Flu Vaccination – shaping the discussion

I have support for both camps – those who are for and those who are against flu vaccinations.

This is a brief discussion touching directly on recent conversations I have had with professionals and patients.  A more detailed report with actual data and references is in progress.

The decision tree for whether to vaccinate not for the flu is not straightforward.  It is a tangled forest.  I offer my patients’ a discussion, and my opinion is on a case by case basis.  Unlike many of their other health care providers who are rather aggressive in their opinions for or against the vaccines.

Some practitioners try to cast doubt on the patient’s sanity for choosing either option, when there is as yet no single answer for everyone.  This is one opinion I am absolutely unwavering in – you cannot berate lay people for making decisions concerning highly complex technical issues.  Especially on this topic, where the risks involved in either course of action are so rare, and the technology is so new.

All we can say for certain is that some people are fine after vaccination, but some are not.  Some don’t even get symptoms from being infected with flu, some people die (even without a pre-existing condition).  In the effort to derive statistics for the two possibilities, the results are still to be determined.  When the statistics do come out, they will not be as accurate as those, say, in 20 years from now when the technology will exist to have the genetic data of the study group included in the analysis.  Our immune systems are the most diverse part of our species’ genome, and scientists are already trying to incorporate genetic data in the decision tree to match the right med with the right patient (not just the right disease).

The pro vaccination argument is simple – if you can remove yourself from harm’s way while preventing your body from becoming a carrier of harm, then you should.

Yet the 2 flu strains in the news are not widespread killers, we are not dealing with Ebola or even HIV.  Taking some time to think it through is not irresponsible. The fear of medication is not devoid of rationale.  There are some cogent arguments to be considered using any technology, especially technology aimed at our DNA (the immune response involves chromosomal changes in cells that produce antibodies).

I will take just one argument against vaccination that has not been widely discussed in my search of the world’s main media sources.  And one that perhaps could be fixed if there is political will to do so.

Fundamentally the reason to hesitate comes down to a simple issue of trust.

The drug companies and the government have really dropped the ball on this one, given the problems known to the public in the healthcare industry:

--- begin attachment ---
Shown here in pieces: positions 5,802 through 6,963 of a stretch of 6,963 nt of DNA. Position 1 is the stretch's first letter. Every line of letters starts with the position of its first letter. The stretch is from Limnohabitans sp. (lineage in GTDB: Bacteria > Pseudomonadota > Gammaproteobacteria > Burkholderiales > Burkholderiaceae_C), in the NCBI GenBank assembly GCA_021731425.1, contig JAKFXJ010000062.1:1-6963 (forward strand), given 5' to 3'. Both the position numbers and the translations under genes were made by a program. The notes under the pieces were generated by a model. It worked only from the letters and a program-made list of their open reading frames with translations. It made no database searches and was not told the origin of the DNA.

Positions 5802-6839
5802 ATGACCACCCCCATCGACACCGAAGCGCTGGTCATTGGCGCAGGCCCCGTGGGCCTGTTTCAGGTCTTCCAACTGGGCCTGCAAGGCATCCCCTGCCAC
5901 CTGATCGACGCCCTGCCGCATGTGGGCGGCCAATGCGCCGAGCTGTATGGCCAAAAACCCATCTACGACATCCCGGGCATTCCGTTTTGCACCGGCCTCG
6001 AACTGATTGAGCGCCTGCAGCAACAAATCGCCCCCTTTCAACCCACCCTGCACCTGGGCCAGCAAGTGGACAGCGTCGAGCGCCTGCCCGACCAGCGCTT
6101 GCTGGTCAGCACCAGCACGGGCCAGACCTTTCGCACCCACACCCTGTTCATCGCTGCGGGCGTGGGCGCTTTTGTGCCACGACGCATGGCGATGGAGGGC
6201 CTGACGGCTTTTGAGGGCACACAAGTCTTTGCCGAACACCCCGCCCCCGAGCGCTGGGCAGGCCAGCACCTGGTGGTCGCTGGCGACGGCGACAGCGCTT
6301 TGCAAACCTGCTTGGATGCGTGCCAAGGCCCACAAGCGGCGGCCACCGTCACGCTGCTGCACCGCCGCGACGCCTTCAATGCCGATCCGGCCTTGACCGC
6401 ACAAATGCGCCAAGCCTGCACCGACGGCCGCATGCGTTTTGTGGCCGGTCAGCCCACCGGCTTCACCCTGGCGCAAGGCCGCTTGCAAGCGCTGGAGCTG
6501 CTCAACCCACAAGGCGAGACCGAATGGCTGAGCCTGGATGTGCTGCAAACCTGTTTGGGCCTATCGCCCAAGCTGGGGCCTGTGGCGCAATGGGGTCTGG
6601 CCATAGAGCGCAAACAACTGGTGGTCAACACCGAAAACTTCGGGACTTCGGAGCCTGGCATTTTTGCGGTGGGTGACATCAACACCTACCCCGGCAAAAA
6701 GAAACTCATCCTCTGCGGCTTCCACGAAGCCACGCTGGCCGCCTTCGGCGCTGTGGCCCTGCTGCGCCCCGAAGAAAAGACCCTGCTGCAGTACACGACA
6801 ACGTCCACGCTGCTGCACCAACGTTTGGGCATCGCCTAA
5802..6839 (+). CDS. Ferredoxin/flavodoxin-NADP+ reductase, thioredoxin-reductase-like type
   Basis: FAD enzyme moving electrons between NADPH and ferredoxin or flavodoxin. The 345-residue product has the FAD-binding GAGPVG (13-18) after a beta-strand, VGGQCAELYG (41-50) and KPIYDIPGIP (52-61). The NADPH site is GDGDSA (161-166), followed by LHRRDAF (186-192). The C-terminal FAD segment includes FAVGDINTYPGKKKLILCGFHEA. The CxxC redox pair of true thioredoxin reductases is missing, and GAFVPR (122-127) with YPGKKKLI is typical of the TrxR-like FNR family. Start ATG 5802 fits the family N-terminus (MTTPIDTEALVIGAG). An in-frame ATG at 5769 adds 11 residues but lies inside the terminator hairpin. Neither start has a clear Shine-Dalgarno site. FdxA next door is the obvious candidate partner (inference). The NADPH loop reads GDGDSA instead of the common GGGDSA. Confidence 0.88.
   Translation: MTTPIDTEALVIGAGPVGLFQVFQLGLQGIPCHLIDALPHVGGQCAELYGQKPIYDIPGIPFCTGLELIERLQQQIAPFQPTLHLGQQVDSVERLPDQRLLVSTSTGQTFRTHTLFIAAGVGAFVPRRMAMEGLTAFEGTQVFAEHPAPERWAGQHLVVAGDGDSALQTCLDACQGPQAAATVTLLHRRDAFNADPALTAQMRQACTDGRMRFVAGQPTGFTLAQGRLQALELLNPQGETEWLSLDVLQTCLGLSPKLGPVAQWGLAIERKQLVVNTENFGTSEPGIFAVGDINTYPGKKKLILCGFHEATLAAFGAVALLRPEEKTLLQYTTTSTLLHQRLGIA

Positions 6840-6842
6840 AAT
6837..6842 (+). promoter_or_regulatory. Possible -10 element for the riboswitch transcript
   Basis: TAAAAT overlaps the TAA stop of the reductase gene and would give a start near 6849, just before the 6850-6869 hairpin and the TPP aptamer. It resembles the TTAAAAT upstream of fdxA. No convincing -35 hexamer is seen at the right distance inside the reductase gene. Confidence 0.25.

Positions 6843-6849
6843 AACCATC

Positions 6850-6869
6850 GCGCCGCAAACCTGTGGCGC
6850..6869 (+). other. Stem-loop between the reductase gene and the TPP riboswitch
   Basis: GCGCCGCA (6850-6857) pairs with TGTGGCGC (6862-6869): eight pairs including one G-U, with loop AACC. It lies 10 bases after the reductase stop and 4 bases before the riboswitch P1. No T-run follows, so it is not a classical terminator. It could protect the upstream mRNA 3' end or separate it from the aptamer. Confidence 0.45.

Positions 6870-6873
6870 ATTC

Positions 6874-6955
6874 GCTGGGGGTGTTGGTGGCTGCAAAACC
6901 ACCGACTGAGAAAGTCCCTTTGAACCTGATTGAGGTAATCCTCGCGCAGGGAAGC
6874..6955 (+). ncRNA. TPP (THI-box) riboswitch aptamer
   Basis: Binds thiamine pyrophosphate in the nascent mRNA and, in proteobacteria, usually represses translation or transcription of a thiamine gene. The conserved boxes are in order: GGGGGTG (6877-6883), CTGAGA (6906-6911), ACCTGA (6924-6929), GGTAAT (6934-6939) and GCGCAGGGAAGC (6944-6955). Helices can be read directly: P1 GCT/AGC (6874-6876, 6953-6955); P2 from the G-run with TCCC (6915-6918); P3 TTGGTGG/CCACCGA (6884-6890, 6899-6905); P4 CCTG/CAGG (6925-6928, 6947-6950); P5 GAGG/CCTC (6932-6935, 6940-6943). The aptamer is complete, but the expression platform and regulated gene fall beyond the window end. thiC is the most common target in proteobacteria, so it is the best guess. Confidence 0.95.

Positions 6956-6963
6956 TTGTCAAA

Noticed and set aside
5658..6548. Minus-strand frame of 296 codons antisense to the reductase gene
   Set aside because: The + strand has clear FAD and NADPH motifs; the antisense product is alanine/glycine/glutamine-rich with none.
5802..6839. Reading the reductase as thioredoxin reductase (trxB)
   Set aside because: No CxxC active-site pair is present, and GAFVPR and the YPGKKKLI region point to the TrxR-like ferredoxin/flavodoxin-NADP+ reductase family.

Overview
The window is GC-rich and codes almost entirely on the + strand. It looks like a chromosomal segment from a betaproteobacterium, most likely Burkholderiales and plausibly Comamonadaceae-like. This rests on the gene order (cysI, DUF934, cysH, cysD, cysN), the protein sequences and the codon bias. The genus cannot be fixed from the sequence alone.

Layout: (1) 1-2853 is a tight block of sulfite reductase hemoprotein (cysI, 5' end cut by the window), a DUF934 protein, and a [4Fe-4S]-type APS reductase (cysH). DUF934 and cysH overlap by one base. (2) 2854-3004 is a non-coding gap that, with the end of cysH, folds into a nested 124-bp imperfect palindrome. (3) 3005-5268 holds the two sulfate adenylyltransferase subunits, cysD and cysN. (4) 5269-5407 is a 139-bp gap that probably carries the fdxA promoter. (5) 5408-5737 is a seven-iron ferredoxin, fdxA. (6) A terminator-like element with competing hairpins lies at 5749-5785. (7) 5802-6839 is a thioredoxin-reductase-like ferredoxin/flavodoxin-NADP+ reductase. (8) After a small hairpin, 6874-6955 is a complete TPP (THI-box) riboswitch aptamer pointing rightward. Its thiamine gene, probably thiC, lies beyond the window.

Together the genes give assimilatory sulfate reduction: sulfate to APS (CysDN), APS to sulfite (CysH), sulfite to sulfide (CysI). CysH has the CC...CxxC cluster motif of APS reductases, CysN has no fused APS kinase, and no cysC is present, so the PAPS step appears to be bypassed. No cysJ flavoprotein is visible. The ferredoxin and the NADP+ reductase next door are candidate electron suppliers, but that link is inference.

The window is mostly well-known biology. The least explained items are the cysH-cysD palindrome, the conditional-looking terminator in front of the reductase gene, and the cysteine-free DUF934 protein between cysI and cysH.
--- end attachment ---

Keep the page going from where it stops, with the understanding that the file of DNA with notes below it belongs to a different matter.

1. We are just a few months past the largest criminal fine ever imposed on a company’s bad behaviour.  Pfizer was fined $2.3 billion for misleading people about inappropriate use of a drug.  We are still trying to understand how widespread this corruption is in the industry.
  2. We are in the middle of understanding the extent of how professionals have been influenced by financial incentives to minimize knowledge of problems.  In some areas of technology, completely objective, independent opinion can be distressingly hard to find.
  3. The vaccine makers have legal “immunity” (a very dark irony) from prosecution for any harm that may arise from using the product, removing a fundamental right of consumers to use products under the safety of accountability.
  4. It is very difficult to get an accurate list of ingredients in the bottle.
  5. The product has been rushed to market so there has not been time for excellent science to be used in analyzing the results.
  6. Science regularly takes years before risks in medications come to light.  We appear to have entered permanent guinea pig status.  If we are pro vaccine, what is the effect of getting vaccinated every year for the rest of our lives?
  7. The decision to not test all flu cases for H1N1 may make sense from a cost-benefit analysis, but it is an appalling public relations move.

Science has maintained a party line of “Trust us” since the first modern technologies arrived.  Such an un-nuanced approach is ignorant of history.  All technological mishaps happen after scientists say “there is no evidence for harm.” All mishaps with medication safety occurred because the drugs require years of study and because we are still learning how to get all the work done in the pre-release stage.  Technological success is regularly achieved after the mishaps, but we must remain free to choose what part we wish to play in story of a technology’s development.